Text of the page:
How to survive an atomic bomb
The Associated Press reports something that anyone with a passing familiarity with nuclear weapons already knows:
D.C. Nuclear Blast Wouldn’t Destroy City, Report Says
This is what the U.S. government imagines would happen if terrorists set off a nuclear bomb just blocks away from the White House: The explosion would destroy everything in every direction within one-half mile. An intense flash would blind drivers on the Beltway miles away. A radioactive cloud would drift toward Baltimore.
But the surprising conclusion? Just a bit farther from the epicenter of the blast, such a nuclear explosion would be pretty survivable…
“Few, if any, above ground buildings are expected to remain structurally sound or even standing, and few people would survive,” [the report] predicted. It described the blast area as a “no-go zone” for days afterward due to radiation. But the U.S. Capitol, the Supreme Court, the Washington Monument, the Lincoln and Jefferson memorials, and the Pentagon across the Potomac River were all in areas described as “light damage,” with some broken windows and mostly minor injuries.
This isn’t to say that such a blast would be a walk in the park — it would likely kill tens of thousands of people, and injure up to hundreds of thousands more — but it would not wipe Washington off of the map.
This conclusion may seem counter-intuitive, because when most of us think of nuclear weapons we think of the weapons the US and USSR built to aim at each other during the Cold War. But it’s important to understand that the type of bomb a terrorist group would be able to develop and deploy would be something very different — something very much smaller, and much less destructive.
How much less? The hypothetical terrorist bomb described in the report would explode with the force of 10,000 tons (or 10 kilotons) of TNT. Which is a lot, without question — but for comparison, consider that a single Minuteman III nuclear missile can carry a warhead rated to produce a blast of 350-475 kilotons of TNT. A 10-kiloton weapon isn’t even as powerful as the “Little Boy” bomb dropped on Hiroshima on August 6, 1945, which produced a yield somewhere between 15 and 20 kilotons. And that weapon, 50 to 100% more powerful as the one we’re discussing, didn’t destroy Hiroshima; it did enormous damage, to be sure, but the city survived and recovered.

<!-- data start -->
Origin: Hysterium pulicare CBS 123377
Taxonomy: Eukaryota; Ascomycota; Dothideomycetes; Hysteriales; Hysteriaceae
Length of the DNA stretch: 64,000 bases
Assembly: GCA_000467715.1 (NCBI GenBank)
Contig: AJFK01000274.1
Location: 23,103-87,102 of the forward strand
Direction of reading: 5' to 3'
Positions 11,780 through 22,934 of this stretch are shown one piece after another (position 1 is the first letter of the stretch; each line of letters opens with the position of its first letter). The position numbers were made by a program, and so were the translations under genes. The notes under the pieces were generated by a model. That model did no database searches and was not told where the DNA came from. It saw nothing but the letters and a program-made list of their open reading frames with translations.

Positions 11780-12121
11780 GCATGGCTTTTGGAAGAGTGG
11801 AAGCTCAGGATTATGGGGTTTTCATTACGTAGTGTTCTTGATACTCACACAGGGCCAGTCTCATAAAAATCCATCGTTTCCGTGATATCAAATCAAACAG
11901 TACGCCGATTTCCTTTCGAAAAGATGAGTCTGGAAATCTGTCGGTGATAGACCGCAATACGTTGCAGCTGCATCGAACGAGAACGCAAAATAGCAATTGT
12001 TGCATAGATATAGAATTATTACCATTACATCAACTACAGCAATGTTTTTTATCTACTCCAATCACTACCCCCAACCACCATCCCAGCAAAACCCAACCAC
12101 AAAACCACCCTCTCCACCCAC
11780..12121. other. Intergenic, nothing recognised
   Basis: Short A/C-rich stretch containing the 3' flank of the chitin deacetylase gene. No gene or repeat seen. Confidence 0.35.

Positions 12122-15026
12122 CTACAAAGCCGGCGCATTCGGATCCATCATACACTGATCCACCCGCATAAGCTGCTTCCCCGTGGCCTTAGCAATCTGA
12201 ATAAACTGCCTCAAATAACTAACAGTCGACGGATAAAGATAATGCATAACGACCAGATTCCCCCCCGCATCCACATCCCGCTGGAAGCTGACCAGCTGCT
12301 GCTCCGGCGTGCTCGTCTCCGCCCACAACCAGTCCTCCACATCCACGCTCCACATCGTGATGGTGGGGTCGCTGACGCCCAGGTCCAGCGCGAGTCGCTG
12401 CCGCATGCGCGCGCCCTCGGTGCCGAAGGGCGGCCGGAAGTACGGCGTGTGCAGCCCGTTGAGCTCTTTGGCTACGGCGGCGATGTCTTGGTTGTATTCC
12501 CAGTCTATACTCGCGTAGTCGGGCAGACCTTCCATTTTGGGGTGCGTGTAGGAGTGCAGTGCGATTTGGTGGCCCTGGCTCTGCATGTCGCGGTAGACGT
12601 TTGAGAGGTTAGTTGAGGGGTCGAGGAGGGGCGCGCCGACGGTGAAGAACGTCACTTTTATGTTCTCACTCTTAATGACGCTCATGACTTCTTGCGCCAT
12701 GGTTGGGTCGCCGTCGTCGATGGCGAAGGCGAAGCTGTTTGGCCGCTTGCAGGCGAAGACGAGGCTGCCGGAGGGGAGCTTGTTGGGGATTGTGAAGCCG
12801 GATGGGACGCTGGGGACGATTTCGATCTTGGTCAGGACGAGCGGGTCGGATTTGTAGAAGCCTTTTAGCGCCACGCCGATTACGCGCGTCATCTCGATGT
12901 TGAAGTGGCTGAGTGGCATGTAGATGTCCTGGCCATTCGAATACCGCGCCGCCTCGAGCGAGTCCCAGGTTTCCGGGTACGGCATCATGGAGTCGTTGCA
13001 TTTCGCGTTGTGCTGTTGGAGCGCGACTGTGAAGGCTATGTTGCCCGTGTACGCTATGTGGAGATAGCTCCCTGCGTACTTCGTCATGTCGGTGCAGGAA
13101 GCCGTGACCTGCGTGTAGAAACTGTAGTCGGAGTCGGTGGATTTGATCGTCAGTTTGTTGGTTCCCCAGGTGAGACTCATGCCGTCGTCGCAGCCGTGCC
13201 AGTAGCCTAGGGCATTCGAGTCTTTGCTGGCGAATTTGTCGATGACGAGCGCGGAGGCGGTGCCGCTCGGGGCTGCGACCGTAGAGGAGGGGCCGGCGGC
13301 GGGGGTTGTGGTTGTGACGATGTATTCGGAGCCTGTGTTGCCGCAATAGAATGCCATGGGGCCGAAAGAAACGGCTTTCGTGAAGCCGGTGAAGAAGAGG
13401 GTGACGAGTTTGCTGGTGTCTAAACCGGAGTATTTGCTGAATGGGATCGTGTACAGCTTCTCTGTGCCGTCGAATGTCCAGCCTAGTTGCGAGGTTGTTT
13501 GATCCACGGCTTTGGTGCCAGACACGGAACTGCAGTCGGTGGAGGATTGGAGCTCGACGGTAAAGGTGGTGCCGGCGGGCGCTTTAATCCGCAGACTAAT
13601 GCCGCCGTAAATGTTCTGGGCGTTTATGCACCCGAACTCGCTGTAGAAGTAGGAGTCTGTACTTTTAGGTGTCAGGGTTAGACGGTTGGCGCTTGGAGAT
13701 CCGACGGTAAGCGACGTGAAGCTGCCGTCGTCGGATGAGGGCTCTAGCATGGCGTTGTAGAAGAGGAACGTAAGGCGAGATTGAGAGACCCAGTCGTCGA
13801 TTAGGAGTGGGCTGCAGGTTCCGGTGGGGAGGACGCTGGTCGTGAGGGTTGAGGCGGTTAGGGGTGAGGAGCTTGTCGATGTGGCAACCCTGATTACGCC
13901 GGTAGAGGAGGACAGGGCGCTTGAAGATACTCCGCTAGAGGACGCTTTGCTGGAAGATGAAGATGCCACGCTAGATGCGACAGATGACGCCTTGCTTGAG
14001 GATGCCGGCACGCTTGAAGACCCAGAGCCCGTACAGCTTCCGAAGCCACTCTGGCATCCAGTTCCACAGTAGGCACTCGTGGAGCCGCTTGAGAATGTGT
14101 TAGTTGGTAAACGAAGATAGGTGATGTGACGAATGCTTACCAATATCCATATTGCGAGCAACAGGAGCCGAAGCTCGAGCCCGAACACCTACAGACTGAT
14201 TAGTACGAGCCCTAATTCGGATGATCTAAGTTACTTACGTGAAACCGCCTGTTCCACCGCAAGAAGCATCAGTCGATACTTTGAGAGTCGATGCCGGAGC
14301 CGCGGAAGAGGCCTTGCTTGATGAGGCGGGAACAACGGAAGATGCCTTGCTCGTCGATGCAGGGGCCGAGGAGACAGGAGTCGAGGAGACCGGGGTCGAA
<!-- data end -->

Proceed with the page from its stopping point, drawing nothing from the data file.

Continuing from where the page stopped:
The other thing to remember about a scenario like this is that it’s only one bomb. This is a key difference between this type of attack and what most people think of when they hear “nuclear weapons.” The image most people have of nuclear war is the Cold War scenario of the two great superpowers hurling tens of thousands of nukes at each other all at once — what RAND Corporation nuclear strategist Herman Kahn memorably described as a “wargasm.” It is this type of massive overkill attack that led to the concept that “the survivors would envy the dead,” since all they would be left with would be a world burnt to ashes, with all existing civilizations destroyed and no resources available to rebuild them.
The aftermath of a terrorist bomb would not be anything like that. Much of downtown D.C. would be in ruins, but most emergency services from Virginia and Maryland would still be intact and able to respond, and the rest of the nation (and the world) would be untouched and able to extend support. If you experienced an act of nuclear terrorism and survived, in other words, you would not be condemned to spending the rest of your life as an extra in a Mad Max movie. (Yes, life in Washington would never be the same after such an event, but “Washington’s economy would never fully recover” is still a long chalk from “the end of civilization as we know it.”)